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Tips for how to walk into a room of strangers, carry yourself with composure and walk out with contacts.
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New research suggests that clothing can have an effect on our behavior if that clothing has a symbolic meaning and if we have the physical experience of wearing the clothes. Researchers at the Kellogg School of Management at Northwestern University call this “enclothed cognition.”
Executives become isolated if they don’t get on-point coaching and honest feedback. But too often, their “coaches” are people outside the company who don’t seem them in action. Robert S. Kaplan of Harvard Business School says that the better tactic is to get coaching from direct reports.
Clay Johnson’s new book “The Information Diet: A Case for Conscious Consumption” makes the case that “much as a poor diet gives us a variety of diseases, poor information diets give us new forms of ignorance — ignorance that comes not from a lack of information, but from overconsumption of it.”
Author Christopher Johnson’s new book Microstyle: The Art of Writing Little highlights the best ways to get messages noticed, remembered, and passed along. “Brevity is just a minimal requirement,” he says.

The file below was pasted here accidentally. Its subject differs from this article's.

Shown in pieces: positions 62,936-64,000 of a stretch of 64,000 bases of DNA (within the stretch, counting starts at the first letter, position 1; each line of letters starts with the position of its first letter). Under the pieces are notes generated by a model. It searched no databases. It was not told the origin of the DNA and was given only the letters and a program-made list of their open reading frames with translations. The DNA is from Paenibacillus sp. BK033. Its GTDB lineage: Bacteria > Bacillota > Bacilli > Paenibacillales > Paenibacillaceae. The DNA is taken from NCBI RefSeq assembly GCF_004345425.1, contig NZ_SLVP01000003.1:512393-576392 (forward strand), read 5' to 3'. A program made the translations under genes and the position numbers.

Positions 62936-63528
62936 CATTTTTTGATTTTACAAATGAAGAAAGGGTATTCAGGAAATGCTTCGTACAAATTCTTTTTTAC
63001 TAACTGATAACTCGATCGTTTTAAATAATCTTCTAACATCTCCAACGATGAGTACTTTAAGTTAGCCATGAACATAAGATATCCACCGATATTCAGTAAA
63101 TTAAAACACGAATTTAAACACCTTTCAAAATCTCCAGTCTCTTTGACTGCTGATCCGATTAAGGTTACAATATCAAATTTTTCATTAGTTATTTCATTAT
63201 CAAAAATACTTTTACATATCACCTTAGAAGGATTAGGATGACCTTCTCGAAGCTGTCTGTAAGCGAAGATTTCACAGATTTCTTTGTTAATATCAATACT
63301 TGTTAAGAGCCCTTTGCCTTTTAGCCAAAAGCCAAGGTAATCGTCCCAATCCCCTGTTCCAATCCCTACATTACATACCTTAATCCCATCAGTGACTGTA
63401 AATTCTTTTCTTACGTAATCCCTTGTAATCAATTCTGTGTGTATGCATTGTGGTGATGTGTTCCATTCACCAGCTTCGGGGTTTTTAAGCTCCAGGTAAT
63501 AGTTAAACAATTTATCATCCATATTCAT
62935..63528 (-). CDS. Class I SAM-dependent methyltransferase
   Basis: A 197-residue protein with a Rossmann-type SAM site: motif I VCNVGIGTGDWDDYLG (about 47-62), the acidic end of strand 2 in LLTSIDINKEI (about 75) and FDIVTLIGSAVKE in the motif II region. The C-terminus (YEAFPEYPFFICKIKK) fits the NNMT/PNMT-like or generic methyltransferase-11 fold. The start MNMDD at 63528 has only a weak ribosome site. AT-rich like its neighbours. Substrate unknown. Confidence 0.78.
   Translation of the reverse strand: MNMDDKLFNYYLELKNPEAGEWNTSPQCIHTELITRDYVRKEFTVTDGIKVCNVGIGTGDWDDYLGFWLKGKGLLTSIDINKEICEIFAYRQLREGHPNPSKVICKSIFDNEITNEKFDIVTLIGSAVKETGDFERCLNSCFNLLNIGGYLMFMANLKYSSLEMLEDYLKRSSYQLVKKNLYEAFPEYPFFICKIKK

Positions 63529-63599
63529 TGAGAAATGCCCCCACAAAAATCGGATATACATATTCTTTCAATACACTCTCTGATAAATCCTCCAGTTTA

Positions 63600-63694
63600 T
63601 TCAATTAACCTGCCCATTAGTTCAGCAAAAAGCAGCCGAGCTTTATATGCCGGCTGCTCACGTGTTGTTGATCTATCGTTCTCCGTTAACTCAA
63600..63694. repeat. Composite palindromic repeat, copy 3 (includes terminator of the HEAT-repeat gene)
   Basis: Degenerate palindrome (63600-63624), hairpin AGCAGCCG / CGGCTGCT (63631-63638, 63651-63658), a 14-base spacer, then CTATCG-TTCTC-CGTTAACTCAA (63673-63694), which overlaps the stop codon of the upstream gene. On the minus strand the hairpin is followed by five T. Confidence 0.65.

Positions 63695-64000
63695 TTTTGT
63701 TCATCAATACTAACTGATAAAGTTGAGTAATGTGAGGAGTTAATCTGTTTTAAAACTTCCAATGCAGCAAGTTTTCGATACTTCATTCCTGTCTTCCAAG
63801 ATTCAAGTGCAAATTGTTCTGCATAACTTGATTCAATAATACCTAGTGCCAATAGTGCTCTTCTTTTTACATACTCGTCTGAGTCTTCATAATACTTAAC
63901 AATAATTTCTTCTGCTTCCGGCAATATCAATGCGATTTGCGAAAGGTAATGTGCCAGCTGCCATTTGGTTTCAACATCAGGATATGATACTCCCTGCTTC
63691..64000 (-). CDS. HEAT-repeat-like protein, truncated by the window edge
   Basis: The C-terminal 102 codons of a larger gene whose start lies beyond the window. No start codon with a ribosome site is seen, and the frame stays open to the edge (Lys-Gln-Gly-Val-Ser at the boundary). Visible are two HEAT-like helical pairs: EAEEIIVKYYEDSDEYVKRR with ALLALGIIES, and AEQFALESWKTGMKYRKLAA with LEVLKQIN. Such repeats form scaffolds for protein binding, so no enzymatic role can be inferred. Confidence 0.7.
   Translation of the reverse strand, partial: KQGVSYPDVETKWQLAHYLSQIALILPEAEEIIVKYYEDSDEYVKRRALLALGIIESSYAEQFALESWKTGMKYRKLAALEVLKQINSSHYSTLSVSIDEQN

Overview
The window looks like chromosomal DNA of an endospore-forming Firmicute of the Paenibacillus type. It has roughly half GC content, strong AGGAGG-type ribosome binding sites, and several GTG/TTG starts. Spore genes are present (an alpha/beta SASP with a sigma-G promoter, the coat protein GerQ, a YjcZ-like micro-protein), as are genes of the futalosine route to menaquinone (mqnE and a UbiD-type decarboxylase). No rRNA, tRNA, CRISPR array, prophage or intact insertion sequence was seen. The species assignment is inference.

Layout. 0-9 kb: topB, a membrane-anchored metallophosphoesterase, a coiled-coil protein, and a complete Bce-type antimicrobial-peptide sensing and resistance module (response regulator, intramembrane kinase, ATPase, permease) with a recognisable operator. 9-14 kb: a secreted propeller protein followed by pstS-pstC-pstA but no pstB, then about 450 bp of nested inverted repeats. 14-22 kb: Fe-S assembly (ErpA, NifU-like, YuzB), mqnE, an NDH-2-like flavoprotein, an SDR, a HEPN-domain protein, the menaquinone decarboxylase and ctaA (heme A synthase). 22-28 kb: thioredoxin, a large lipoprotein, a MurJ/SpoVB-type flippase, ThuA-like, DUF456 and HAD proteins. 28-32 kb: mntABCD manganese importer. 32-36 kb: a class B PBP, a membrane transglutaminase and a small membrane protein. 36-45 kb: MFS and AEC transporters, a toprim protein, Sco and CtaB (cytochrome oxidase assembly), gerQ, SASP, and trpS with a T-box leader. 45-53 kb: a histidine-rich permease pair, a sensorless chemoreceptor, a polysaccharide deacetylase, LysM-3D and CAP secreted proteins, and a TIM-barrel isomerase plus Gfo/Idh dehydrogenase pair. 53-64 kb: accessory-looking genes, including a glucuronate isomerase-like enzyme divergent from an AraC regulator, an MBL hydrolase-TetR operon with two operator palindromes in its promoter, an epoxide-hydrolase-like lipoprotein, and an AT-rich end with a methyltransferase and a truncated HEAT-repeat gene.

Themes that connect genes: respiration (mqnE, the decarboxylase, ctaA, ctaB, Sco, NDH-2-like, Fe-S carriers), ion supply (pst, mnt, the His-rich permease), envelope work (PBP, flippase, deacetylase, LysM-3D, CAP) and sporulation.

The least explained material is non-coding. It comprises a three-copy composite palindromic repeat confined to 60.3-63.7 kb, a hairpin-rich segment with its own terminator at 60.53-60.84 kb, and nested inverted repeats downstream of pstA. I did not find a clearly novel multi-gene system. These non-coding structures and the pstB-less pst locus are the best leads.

Managers who screen suggestions are busy and have short attention spans, so the ability to be succinct can make or break an idea. They want proposals that are neither skimpy nor turgid. And 250 words is often just right.
Adam Bryant identifies 5 key traits to leadership in his new book “The Corner Office: Indispensable and Unexpected Lessons From CEOs on How to Lead and Succeed.” The most counterintuitive: “A Simple Mind-Set.”
Researchers confirm what many workers intuitively know: You’ll be less productive if your attention is spread too thin.
Presentation experts Nancy Duarte and Garr Reynolds help world-renowned executives, politicians and thought leaders deliver stronger presentations. Here they reveal how to influence and persuade in a different way, regardless of whether you ever have to communicate via PowerPoint.
The authors contend that contemporary management education does a disservice by standardizing content, focusing on business functions (rather than on managing practices) and training specialists (rather than general managers). Working with several major international universities, the authors have developed seven tenets to improve MBA programs by grounding them in practical experience, shared insight and thoughtful reflection.
For the past two decades, business leaders have focused exclusively on shareholder value. In a time of terrorism and corporate scandal, a much broader vision is imperative, as Yale School of Management Dean Jeffrey E. Garten explains.
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